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It is generally agreed that one of the most important factors contributing to career outcomes in academic medicine is having a mentor; however, a recent survey of medical school faculty by the American Association of Medical Colleges (AAMC) revealed that more than 70% of medical school faculty report that they do not have a mentor.  Mentoring is also recognized as important to career outcomes in the business world, where controlled studies have shown that the specific aspects of mentoring positively influence career progression and compensation.

While the definition of mentoring oft times includes related concepts such as coaching, counseling, and role modeling, several components appear to be common across various definitions, including the transmission of knowledge from a person who is perceived as having “greater relevant knowledge, wisdom, or experience (mentor)” to a person “perceived to have less (protégé)”.2  recent paper proposed a process for evaluating mentors that focused on five domains, including (1) meetings and communication, (2) expectations and feedback, (3) career development, (4) research support, and (5) psychosocial development.

Listed below are links to reources that can help you become a better mentor or protégé and/or get assistance in finding a mentor.

Mentoring Information on the Web
American Psychological Association: Centering on Mentoring
American Psychological Association: Responsible Mentoring of Researchers
Association for Women in Science: Mentoring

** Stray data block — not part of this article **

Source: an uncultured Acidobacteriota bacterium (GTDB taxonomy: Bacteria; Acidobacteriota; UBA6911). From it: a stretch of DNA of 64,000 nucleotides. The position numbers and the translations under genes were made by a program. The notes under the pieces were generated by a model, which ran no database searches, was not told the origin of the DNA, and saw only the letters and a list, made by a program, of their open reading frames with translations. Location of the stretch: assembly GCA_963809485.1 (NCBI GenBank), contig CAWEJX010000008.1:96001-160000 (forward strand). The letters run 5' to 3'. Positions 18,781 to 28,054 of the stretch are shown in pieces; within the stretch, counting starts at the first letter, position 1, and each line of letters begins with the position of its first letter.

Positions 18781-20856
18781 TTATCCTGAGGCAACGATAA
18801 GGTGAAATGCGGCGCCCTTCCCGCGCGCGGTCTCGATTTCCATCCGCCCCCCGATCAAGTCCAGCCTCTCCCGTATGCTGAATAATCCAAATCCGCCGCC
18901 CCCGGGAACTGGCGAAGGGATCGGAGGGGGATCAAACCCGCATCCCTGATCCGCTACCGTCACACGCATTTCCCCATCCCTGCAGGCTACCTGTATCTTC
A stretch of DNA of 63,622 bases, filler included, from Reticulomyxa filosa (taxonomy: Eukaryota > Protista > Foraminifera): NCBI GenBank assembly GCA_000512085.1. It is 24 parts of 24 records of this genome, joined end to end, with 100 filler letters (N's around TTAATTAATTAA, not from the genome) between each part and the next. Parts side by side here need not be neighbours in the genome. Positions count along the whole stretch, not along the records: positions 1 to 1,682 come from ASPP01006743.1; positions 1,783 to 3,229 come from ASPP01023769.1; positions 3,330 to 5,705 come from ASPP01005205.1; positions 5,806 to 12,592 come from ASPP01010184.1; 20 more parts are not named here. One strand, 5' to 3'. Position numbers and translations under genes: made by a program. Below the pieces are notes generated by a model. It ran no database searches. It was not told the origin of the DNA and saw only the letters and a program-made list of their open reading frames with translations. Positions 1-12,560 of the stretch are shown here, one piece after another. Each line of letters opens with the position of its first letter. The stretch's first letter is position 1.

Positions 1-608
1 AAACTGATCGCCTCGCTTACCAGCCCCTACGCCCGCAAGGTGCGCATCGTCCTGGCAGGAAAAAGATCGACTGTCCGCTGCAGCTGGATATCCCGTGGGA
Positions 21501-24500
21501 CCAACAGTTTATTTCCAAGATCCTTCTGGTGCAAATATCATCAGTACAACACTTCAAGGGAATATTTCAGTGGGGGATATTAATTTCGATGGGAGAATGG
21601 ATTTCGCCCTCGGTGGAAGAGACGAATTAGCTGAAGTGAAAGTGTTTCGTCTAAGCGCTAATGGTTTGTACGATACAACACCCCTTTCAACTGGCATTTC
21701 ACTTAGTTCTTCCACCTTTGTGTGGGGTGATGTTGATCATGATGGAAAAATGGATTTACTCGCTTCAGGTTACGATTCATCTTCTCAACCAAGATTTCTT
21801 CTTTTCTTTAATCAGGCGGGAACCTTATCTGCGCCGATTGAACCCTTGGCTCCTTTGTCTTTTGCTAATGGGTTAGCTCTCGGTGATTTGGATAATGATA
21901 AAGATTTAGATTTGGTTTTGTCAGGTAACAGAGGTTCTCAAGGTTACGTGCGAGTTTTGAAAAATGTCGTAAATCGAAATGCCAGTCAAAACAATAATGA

MentorNet: The E-Mentoring Network for Diversity in Engineering and Science
National Academy of Sciences: Advisor, Teacher, Role Model, Friend-On Being a Mentor to Students in Science and Engineering


  1. Dougherty, T.W. & Dreher, G.F. Mentoring and Career Outcomes: Conceptual and Methodological Issues in an Emerging Literature. in The Handbook of Mentoring at Work: Theory, Research, and Practice (eds. Ragins, B.R. & Kram, K.E.) 51-94 (SAGE Publications, Inc Thousand Oaks, CA, 2007).
  2. Bozeman, B. & Feeney, M.K. Toward a Useful Theory of Mentoring. Administration & Society 39, 719-739 (2007).
  3. Anderson , L., Silet, K. & Fleming, M. Evaluating and Giving Feedback to Mentors: New Evidence-Based Approaches. Clin Trans Sci 5, 71-77 (2012).
  4. Eby, L.T., Allen, T.D., Evans, S.C., Ng, T. & DuBois, D.L. Does mentoring matter? A multidisciplinary meta-analysis comparing mentored and non-mentored individuals. Journal of Vocational Behavior 72, 254-267 (2008).
  5. Nguyen, F.T. The birth of the American Physician Scientists Association–the next generation of Young Turks. Journal of Clinical Investigation 118, 1237-1240 (2008).
  6. Reynolds, H.Y. Mentoring. Nurturing clinician and physician scientists in an academic career. Pharos 70, 26-28 (2007).